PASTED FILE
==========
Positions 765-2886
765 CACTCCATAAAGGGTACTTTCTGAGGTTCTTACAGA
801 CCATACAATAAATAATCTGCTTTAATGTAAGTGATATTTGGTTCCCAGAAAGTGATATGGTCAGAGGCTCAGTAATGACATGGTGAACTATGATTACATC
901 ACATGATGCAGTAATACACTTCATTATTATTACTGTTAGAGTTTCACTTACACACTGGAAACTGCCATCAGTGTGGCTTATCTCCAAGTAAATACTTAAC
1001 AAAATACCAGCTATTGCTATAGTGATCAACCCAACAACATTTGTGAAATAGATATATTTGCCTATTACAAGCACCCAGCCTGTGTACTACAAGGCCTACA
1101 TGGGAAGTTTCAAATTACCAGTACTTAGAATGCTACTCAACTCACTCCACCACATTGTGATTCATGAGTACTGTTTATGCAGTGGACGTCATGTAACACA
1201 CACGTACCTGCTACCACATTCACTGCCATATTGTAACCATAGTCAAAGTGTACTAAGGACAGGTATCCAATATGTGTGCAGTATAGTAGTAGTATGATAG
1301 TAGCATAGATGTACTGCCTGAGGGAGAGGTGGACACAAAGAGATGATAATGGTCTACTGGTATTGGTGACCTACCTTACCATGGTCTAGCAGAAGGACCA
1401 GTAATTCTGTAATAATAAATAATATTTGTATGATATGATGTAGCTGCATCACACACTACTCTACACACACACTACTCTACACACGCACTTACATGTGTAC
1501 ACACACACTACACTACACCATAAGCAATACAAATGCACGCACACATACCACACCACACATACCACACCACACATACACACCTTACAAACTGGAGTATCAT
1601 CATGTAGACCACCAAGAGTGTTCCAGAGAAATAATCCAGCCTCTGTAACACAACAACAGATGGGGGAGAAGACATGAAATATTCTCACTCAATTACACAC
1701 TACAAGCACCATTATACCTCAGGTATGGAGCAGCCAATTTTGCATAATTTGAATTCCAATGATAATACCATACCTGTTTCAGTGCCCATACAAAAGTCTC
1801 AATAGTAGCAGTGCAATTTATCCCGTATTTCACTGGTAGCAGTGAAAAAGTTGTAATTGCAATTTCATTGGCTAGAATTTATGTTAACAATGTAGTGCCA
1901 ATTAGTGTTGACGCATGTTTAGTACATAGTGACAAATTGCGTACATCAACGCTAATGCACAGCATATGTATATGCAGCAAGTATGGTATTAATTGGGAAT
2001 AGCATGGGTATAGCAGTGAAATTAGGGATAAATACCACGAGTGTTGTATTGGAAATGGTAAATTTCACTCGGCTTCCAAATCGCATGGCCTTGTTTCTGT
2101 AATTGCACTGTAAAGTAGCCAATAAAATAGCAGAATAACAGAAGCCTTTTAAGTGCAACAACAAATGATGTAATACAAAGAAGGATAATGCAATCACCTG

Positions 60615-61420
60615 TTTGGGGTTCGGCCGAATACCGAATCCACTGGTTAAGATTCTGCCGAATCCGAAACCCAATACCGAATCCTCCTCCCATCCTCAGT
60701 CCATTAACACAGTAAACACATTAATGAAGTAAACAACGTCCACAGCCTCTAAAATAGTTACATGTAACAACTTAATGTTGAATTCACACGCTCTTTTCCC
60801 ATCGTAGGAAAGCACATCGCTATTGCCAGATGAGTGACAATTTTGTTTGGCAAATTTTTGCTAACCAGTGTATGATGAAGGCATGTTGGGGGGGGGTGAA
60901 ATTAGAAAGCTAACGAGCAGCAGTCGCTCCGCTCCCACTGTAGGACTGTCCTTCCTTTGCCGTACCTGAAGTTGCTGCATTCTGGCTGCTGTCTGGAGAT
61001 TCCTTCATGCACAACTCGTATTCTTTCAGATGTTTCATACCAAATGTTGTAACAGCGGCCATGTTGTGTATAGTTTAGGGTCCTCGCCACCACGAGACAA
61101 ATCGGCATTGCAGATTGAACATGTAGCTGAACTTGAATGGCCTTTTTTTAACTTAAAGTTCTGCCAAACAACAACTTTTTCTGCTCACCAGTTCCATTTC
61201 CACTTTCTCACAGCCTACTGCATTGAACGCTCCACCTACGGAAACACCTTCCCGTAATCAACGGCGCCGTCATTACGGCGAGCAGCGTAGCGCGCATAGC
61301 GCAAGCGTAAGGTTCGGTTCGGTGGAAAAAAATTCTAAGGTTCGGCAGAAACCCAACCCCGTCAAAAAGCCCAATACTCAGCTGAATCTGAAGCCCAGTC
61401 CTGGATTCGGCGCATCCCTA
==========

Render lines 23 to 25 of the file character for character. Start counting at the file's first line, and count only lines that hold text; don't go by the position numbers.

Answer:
61101 ATCGGCATTGCAGATTGAACATGTAGCTGAACTTGAATGGCCTTTTTTTAACTTAAAGTTCTGCCAAACAACAACTTTTTCTGCTCACCAGTTCCATTTC
61201 CACTTTCTCACAGCCTACTGCATTGAACGCTCCACCTACGGAAACACCTTCCCGTAATCAACGGCGCCGTCATTACGGCGAGCAGCGTAGCGCGCATAGC
61301 GCAAGCGTAAGGTTCGGTTCGGTGGAAAAAAATTCTAAGGTTCGGCAGAAACCCAACCCCGTCAAAAAGCCCAATACTCAGCTGAATCTGAAGCCCAGTC